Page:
Presentation on theme: "Striking the Balance Dealing with Conduct Problems in Academic Libraries -Vivian Lewis (McMaster University) -Helen Salmon (University of Guelph) February."— Presentation transcript:
Striking the Balance Dealing with Conduct Problems in Academic Libraries -Vivian Lewis (McMaster University) -Helen Salmon (University of Guelph) February 2007
Presentation Outline Context (how did we get here?) What are the problems? (a lurid tale) Implementation (real-life solutions) Some recommendations (the dos and the donts) Questions and discussion (lets share war stories)
The Context… Growth in the Ontario education system
The Context… Changes in the curriculum Learner-centredness Group learning Experiential vs. rote learning An emphasis on collaborative learning and development of critical thinking skills, rather than collecting and collating information A view of learning as an integrated process supported by many partners
The Context… Who are our users? Demographics= overcrowding Double cohort= younger users, with (sometimes) less maturity and more reluctance to do peer-to- peer enforcement of norms Who are the Millennials? fewer traditional students love group activity fascinated with new technology
The Context… Who are the Millennials? …their learning preferences tend toward teamwork, experiential activities, structure, and the use of technology. Their strengths include multitasking, goal orientation, positive attitudes and a collaborative style. Diana Oblinger. Boomers, Gen-Xers & Millenials: Understanding the New Students, Educause. July/August 2003, pg.38.
The Context… Who are we? Aging of the profession Librarian and staff training does not generally address student behavior management Societal/student perceptions and expectations of libraries and library staff are often out of date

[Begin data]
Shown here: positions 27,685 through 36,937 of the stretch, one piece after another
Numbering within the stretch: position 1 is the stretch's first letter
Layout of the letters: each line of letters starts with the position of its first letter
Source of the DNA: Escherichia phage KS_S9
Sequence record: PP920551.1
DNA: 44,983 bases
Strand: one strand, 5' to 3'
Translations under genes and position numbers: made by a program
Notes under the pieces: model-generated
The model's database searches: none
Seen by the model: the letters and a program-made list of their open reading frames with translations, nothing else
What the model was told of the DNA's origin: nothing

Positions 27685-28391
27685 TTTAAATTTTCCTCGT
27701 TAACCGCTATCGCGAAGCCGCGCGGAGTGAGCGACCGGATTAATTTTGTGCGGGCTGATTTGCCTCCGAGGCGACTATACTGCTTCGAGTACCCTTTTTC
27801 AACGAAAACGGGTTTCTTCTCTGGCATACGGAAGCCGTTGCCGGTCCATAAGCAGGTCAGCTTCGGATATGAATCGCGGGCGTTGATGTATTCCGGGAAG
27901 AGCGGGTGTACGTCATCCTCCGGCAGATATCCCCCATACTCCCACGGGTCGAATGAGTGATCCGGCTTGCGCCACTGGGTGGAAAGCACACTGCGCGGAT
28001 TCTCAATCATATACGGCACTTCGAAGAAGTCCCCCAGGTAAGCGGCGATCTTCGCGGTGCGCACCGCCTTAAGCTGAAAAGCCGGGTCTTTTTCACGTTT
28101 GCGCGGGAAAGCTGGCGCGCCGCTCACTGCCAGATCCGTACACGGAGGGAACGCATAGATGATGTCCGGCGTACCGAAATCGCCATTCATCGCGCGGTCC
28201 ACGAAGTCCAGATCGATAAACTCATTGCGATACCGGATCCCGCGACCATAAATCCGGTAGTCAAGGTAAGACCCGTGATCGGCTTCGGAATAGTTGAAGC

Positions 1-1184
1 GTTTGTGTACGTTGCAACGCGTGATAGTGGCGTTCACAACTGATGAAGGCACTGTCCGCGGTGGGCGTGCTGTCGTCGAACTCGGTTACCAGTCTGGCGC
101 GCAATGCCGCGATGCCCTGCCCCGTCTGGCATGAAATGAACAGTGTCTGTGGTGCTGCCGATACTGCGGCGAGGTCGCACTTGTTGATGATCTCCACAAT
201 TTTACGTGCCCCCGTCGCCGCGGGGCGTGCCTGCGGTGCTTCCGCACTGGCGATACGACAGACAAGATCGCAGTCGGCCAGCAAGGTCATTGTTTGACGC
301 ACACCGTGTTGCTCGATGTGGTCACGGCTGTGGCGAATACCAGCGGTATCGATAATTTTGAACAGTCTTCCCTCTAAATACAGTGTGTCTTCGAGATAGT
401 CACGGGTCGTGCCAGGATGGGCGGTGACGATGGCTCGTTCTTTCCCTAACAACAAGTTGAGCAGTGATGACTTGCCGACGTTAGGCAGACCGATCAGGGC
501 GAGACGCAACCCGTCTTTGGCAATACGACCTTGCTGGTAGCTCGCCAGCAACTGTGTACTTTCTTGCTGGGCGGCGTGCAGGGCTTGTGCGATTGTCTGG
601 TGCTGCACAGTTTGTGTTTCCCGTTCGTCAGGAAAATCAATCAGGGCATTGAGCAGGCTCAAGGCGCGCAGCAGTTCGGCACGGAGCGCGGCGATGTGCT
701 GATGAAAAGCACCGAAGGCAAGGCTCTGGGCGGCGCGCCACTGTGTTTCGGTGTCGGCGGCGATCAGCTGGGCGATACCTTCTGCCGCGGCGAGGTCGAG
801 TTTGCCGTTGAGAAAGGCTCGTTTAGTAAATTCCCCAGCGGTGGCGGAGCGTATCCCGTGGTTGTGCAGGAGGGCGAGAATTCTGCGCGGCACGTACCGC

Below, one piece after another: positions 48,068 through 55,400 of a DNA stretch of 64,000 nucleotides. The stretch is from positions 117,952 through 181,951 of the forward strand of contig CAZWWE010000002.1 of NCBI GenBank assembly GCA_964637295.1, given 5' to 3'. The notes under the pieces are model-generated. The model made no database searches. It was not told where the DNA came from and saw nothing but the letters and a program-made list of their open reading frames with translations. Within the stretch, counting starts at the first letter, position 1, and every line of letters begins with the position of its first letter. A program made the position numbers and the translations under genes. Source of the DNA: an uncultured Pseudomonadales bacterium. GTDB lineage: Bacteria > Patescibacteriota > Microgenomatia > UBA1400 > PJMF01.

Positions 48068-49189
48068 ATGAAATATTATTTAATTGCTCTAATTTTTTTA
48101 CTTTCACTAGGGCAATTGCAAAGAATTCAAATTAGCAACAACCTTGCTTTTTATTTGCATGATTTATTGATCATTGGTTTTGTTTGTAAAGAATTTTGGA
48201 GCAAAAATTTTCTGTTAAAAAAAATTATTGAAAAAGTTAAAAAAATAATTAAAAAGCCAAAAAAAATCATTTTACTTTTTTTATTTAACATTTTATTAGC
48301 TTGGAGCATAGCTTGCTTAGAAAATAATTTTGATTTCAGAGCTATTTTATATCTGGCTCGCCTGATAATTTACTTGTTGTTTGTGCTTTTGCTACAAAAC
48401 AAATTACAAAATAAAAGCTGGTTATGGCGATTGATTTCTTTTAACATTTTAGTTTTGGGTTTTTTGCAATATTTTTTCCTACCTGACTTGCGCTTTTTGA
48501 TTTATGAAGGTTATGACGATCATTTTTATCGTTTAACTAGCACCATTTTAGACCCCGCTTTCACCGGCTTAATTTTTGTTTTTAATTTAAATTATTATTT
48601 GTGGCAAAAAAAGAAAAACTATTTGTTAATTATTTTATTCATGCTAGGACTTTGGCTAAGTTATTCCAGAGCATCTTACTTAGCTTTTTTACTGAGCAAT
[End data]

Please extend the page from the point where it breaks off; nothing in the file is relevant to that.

The Context… How have we changed? (or not) Conflicts between traditional vs. new uses for libraries
The library is the only centralized location where new and emerging information technologies can be combined with traditional knowledge resources in a user-focused, service-rich environment that supports todays social and educational patterns of learning, teaching, and research. Whereas the Internet has tended to isolate people, the library, as a physical place, has done just the opposite. Within the institution, as a reinvigorated, dynamic learning resource, the library can once again become the centerpiece for establishing the intellectual community and scholarly enterprise. - Scott R. Bennett As an extension of the classroom, library space needs to embody new pedagogies, including collaborative and interactive modalities. Significantly, the library must serve as the principal building on campus where one can truly experience and benefit from the centrality of an institutions intellectual community. - Geoffrey T. Freedman Changing times, changing theories Library as Place: Rethinking Roles, Rethinking Space. Washington: Council on Library and Information Resources, 2005.